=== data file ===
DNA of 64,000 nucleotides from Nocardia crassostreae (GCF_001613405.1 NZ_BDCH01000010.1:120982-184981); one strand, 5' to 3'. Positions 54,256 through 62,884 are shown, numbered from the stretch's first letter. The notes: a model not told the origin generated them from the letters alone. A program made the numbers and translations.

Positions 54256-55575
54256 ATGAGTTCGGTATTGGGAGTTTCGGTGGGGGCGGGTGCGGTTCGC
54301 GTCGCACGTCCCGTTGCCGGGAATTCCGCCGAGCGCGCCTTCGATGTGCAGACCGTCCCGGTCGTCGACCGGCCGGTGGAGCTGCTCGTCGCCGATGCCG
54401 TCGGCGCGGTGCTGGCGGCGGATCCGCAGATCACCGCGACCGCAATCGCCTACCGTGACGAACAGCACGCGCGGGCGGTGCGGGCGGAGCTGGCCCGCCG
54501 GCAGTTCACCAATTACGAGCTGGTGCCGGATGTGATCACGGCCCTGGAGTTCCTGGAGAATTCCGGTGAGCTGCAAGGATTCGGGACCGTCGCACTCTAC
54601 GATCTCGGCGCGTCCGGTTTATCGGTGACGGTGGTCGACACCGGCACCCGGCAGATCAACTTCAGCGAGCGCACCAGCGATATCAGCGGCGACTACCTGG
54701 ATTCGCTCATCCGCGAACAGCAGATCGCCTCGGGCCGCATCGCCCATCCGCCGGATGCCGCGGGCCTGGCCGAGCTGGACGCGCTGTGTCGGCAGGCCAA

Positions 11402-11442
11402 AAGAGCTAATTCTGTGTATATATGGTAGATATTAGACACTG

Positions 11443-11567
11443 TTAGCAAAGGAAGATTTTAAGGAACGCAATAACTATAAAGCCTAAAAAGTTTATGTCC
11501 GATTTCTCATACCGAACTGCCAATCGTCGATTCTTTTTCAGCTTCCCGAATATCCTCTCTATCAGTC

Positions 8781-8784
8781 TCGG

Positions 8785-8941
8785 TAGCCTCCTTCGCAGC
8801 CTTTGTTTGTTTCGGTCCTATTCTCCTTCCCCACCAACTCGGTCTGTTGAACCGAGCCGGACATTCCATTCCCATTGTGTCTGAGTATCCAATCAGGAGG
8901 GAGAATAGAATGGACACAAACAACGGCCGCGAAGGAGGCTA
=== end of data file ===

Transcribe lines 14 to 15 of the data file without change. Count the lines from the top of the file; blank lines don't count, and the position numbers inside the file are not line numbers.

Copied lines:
Positions 8781-8784
8781 TCGG